I think the reason you don't get that kind of discussion very often is that many people (including myself) consider that if you get the fingers right, the rest automatically falls into place. I think working it the other way around, focusing on the arm, is counterproductive, but that's just me. And it's fair to notice that people use their arms and shoulders differently, like the examples you mentioned. But I'm not sure how much that's going to help you in improving with string changes. Anyways, I'm not much help, am I?

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  REPORT THIS POST AS INAPPROPRIATE |  Date Oct. 18 2016 19:21:44
 
Cervantes

 

Posts: 491
Joined: Jun. 14 2014
From: Encinitas, CA USA

RE: Picado journey to >160bpm (in reply to Piwin

quote:

ORIGINAL: Piwin

quote:

I'm looking for a discussion regarding the middle and upper arm mechanics on string crossing


I think the reason you don't get that kind of discussion very often is that many people (including myself) consider that if you get the fingers right, the rest automatically falls into place. I think working it the other way around, focusing on the arm, is counterproductive, but that's just me. And it's fair to notice that people use their arms and shoulders differently, like the examples you mentioned. But I'm not sure how much that's going to help you in improving with string changes. Anyways, I'm not much help, am I?


I agree with this, I think you are overthinking it.
Its fine to consider your overall position including fingers, wrist, arm and shoulders and watch how really good players do it. But in the end the sound comes from your fingertip and nail, so get them doing what they are supposed to do. If I play picado across strings without thinking or concentrating I will for sure double up i or m going across strings. So it helps me to think in brain as my fingers always alternating and watching them as I play SLOWLY helps.
Eventually I won't need to look or think. Focus on quality and not speed.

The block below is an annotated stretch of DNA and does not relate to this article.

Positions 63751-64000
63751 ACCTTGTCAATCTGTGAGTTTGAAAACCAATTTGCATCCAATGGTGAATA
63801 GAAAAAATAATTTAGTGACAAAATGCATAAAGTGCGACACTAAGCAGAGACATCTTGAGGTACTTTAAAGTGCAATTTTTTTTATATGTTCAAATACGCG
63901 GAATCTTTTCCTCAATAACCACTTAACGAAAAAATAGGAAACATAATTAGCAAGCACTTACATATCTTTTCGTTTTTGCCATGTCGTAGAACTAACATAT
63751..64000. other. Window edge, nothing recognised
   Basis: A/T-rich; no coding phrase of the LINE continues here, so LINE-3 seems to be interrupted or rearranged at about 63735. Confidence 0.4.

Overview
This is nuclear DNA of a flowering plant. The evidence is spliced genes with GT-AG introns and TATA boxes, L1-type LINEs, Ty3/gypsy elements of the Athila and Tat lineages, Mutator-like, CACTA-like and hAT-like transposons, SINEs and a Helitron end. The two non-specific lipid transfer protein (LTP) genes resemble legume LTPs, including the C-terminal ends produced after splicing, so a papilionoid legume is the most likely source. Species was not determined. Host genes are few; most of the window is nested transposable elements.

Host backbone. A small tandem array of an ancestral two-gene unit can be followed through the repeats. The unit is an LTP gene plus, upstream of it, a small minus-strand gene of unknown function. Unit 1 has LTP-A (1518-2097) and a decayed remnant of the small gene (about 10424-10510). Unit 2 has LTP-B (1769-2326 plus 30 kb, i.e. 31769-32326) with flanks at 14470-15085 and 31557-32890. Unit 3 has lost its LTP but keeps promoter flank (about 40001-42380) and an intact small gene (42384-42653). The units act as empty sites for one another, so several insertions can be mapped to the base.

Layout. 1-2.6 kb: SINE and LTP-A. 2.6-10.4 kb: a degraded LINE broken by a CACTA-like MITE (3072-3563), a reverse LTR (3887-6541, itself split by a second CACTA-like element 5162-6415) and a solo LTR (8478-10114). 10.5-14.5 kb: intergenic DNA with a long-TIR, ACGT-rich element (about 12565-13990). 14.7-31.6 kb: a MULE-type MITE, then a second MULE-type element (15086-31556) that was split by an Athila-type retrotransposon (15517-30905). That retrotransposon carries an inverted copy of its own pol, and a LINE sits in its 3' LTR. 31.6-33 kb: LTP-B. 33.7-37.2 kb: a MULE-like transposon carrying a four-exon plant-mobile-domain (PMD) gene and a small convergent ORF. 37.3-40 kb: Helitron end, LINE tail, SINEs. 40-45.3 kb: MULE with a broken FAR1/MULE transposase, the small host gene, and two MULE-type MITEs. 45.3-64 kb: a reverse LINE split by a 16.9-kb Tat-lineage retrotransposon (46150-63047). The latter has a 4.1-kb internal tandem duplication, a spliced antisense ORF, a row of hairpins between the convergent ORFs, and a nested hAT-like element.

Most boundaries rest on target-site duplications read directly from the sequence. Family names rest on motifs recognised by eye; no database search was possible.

_____________________________

Ah well, there was a fantastic passion there, in my case anyway. I discovered flamenco
very early on. It grips you in a way that you can't get away - Paco Pena
  REPORT THIS POST AS INAPPROPRIATE |  Date Oct. 18 2016 19:49:59
 
turnermoran

Posts: 391
Joined: Feb. 6 2010
 

RE: Picado journey to >160bpm (in reply to Piwin

quote:

if you get the fingers right, the rest automatically falls into place.


I hear what you guys are saying.. But I think it's foolish to think all we need to do is focus on fingertips and we'll be shredding in no time.
For one, the premise of Feldenkrais and Alexander technique is total body. Second, there are tons of players whose fingers a fine but are doing something else that is obviously a hinderance.

While focusing on upper arm seems counter productive, ignoring it completely seems absurd to me. Enough time has already been spent on Paco's techinque on this forum, a good deal of which observes his upper arm in relationship to his hands. And for him, they are obviously related, and completely consistent. So I'd say for anyone following his technique, this is what the technique involves.
And for anyone who says, 'fine; works for him. But not for everyone', that to me reinforces what I think is the necessary discussion of "technique" - that it incorporates everything. I mean, there's a whole wave of classical players using props under the guitar just to have 2 feet squarely planted on the floor. (And there we'd be discussing feet as they relate to operating one's hands!)

That's why I think all the mechanics of the body are just as important as the fingers.
And yet I hardly hear this discussed.

I dunno.. maybe there are 2 many variables person to person to make a discussion useful.
But, for example, has anyone taken lessons where a teacher has made highly specific adjustments to one's technique that include super small adjustments to posture?
That is supposedly what Feldenkrais/Alexander incorporates..

Julian Lage (jazz wiz kid) took Alexander as a teen for years. Obviously he felt it was worth it
  REPORT THIS POST AS INAPPROPRIATE |  Date Oct. 18 2016 21:05:38
 
Cervantes

 

Posts: 491
Joined: Jun. 14 2014
From: Encinitas, CA USA

RE: Picado journey to >160bpm (in reply to turnermoran

My teacher is constantly watching my technique and making adjustments but mostly to my fingers and hands. He has mentioned my shoulder briefly. The key things as I understand it are reducing stress and tension because those things hinder good technique and speed. They also hinder finger independence which a requirement to play well. You can go study all that whole body stuff but I think the answer is within yourself.
There are some videos on youtube of Pepe Romero giving private lessons, I found those very helpful to watch.

_____________________________

Ah well, there was a fantastic passion there, in my case anyway. I discovered flamenco
very early on. It grips you in a way that you can't get away - Paco Pena
  REPORT THIS POST AS INAPPROPRIATE |  Date Oct. 18 2016 21:42:04
 
Mark2

Posts: 1706
Joined: Jul. 12 2004
From: San Francisco

RE: Picado journey to >160bpm (in reply to turnermoran

Some good points. I've never taken alexander classes, but have read a bit about the technique. It does make sense. Lately, I've been trying to really focus on total posture and finding the most comfortable playing position before trying to execute a picado passage and find it does help. 160 bpm strong and clear though is very far away for me so I'll bow out of this thread........
quote:

ORIGINAL: turnermoran

quote:

if you get the fingers right, the rest automatically falls into place.